This is an audio version of the Wikipedia Article: Kazakhstan 00:03:52 1 Etymology 00:04:40 2 History 00:05:17 2.1 Kazakh Khanate 00:08:07 2.2 Russian Empire 00:11:21 2.3 Soviet Union 00:15:54 2.4 Independence 00:17:05 3 Geography 00:20:13 3.1 Natural resources 00:22:48 3.2 Climate 00:23:14 3.3 Wildlife 00:24:15 3.4 Administrative divisions 00:25:26 3.5 Municipal divisions 00:26:18 3.6 Urban centres 00:26:27 4 Politics 00:26:35 4.1 Political system 00:27:49 4.2 Elections 00:30:09 4.3 Foreign relations 00:34:46 4.4 Military 00:37:21 4.5 Human rights 00:41:01 5 Economy 00:51:37 5.1 Agriculture 00:53:38 5.2 Infrastructure 00:58:45 5.3 Tourism 01:01:28 5.4 Green economy 01:02:17 5.5 Foreign direct investment 01:04:52 5.6 Banking 01:06:18 5.7 Bond market 01:07:00 5.8 Housing market 01:08:05 5.9 "Nurly Jol" economic policy 01:09:17 5.10 Economic competitiveness 01:10:16 5.11 Corruption 01:11:33 6 Science and technology 01:16:02 7 Demographics 01:17:17 7.1 Ethnic groups 01:19:14 7.2 Languages 01:20:15 7.3 Religion 01:23:16 7.4 Education 01:25:43 8 Culture 01:27:13 8.1 Literature 01:30:55 8.2 Music 01:35:33 8.3 Cuisine 01:36:11 8.4 Sport 01:41:32 8.5 Film 01:42:30 8.6 Media 01:43:35 8.7 UNESCO World Heritage sites 01:43:59 8.8 Public holidays 01:44:08 9 Membership of international organisations 01:45:14 10 See also Listening is a more natural way of learning, when compared to reading. Written language only began at around 3200 BC, but spoken language has existed long ago. Learning by listening is a great way to: - increases imagination and understanding - improves your listening skills - improves your own spoken accent - learn while on the move - reduce eye strain Now learn the vast amount of general knowledge available on Wikipedia through audio (audio article). You could even learn subconsciously by playing the audio while you are sleeping! If you are planning to listen a lot, you could try using a bone conduction headphone, or a standard speaker instead of an earphone. You can find other Wikipedia audio articles too at: https://www.youtube.com/channel/UCuKfABj2eGyjH3ntPxp4YeQ You can upload your own Wikipedia articles through: https://github.com/nodef/wikipedia-tts "The only true wisdom is in knowing you know nothing." - Socrates SUMMARY ======= Kazakhstan (Kazakh: Қазақстан, translit. Qazaqstan, IPA: [qɑzɑqˈstɑn] (listen); Russian: Казахстан, IPA: [kəzɐxˈstan]), officially the Republic of Kazakhstan (Kazakh: Қазақстан Республикасы, translit. Qazaqstan Respýblıkasy; Russian: Республика Казахстан, tr. Respublika Kazakhstan), is the world's largest landlocked country, and the ninth largest in the world, with an area of 2,724,900 square kilometres (1,052,100 sq mi). It is a transcontinental country largely located in Asia; the most western parts are located in Europe. Kazakhstan is the dominant nation of Central Asia economically, generating 60% of the region's GDP, primarily through its oil/gas industry. It also has vast mineral resources.Kazakhstan is officially a democratic, secular, unitary, constitutional republic with a diverse cultural heritage. Kazakhstan shares borders with Russia, China, Kyrgyzstan, Uzbekistan, and Turkmenistan, and also adjoins a large part of the Caspian Sea. The terrain of Kazakhstan includes flatlands, steppe, taiga, rock canyons, hills, deltas, snow-capped mountains, and deserts. Kazakhstan has an estimated 18.3 million people as of 2018. Given its large land area, its population density is among the lowest, at less than 6 people per square kilometre (15 people per sq mi). The capital is Astana, where it was moved in 1997 from Almaty, the country's largest city. The territory of Kazakhstan has historically been inhabited by Turkic nomads who trace their ancestry to many Turkic states such as Turkic Khaganate etc. In the 13th century, the territory joined the Mongolian Empire under Genghis Khan. By the 16th century, the Kazakh emerged as a distinct group, divided into three jüz (ancestor branches occupying specific territories). The Russians began advancing into the Kazakh steppe in the 18th century, and by the mid-19th century, they nominally ruled all of Kazakhstan as part of the Russian Empire. Following the 1917 Russian Revolution, and subsequent civil war, the territory of Kazakhstan was reorganised several times. In 1936, it was made the Kazakh Soviet Socialist Republic, part of the Soviet Union. Kazakhstan was the last of the Soviet republics to declare independence during the dissolution of the Soviet Union in 1991. The current President, Nursultan Nazarbayev, has been leader of the country since then, and is characterised as authoritarian, with a government history of human rights abuses and suppression of political opposition. Kazakhstan has worked to develop its economy, especially its dominant hydrocarbon industry. Human Rights Watch says that "Kazakhsta ...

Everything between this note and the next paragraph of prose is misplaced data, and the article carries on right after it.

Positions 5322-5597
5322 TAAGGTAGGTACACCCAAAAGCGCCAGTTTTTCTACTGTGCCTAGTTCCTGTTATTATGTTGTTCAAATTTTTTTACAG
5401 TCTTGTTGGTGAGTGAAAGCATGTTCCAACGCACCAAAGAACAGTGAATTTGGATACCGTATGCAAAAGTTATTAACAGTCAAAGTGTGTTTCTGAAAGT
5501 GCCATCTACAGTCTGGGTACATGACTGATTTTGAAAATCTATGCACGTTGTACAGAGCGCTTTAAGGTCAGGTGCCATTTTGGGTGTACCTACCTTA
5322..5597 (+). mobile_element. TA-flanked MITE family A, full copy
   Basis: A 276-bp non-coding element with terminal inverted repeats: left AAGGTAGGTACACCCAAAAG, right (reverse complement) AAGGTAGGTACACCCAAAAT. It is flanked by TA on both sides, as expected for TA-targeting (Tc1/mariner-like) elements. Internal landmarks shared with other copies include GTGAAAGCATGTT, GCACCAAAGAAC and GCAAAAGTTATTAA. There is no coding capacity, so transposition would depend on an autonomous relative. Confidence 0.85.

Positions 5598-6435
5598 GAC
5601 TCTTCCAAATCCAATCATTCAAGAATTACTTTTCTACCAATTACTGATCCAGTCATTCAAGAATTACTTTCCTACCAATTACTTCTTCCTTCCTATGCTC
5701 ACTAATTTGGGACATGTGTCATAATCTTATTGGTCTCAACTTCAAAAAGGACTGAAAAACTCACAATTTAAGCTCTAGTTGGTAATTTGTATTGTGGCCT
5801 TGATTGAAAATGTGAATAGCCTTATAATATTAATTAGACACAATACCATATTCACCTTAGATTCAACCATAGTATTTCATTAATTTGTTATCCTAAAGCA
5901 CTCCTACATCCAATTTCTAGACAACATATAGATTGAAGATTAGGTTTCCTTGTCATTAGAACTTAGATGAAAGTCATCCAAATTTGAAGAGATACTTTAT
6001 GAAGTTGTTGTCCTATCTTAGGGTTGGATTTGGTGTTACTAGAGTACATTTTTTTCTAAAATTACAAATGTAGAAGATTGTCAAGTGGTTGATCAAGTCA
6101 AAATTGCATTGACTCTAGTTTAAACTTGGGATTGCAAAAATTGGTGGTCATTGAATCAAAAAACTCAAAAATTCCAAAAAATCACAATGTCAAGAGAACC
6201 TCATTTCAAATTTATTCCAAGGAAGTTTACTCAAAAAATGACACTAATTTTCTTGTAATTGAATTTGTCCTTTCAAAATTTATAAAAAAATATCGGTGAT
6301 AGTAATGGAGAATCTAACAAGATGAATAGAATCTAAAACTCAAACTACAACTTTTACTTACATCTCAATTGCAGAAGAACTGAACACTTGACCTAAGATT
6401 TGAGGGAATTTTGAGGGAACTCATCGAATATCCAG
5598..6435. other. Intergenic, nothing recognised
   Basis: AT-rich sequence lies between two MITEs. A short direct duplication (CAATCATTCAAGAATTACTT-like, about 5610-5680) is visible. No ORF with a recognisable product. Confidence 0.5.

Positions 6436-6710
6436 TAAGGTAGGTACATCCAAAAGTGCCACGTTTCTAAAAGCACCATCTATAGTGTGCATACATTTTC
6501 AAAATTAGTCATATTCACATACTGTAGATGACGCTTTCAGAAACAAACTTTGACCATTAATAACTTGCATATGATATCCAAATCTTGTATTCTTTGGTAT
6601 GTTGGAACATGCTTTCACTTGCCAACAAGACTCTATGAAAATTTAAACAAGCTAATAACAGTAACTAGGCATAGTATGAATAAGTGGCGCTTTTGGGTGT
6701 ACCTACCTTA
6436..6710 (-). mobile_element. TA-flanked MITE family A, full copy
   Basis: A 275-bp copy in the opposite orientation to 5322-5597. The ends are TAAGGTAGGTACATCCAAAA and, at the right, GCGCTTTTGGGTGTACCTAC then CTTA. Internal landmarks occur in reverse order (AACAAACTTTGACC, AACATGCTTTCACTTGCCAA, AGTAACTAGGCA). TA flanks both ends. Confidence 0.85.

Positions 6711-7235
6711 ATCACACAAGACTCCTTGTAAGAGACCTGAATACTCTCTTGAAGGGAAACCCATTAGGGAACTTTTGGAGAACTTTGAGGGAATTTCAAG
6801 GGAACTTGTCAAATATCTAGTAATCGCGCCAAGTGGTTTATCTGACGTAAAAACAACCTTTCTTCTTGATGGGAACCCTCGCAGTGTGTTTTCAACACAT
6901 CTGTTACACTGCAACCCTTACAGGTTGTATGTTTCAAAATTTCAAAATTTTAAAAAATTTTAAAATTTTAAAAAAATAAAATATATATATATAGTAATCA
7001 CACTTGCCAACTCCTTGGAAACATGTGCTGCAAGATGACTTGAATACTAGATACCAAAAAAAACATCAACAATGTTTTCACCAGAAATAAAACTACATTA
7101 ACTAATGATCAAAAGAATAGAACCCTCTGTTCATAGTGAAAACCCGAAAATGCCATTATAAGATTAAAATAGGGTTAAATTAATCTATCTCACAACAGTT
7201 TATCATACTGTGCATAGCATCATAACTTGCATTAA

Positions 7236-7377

Views: 68 wikipedia tts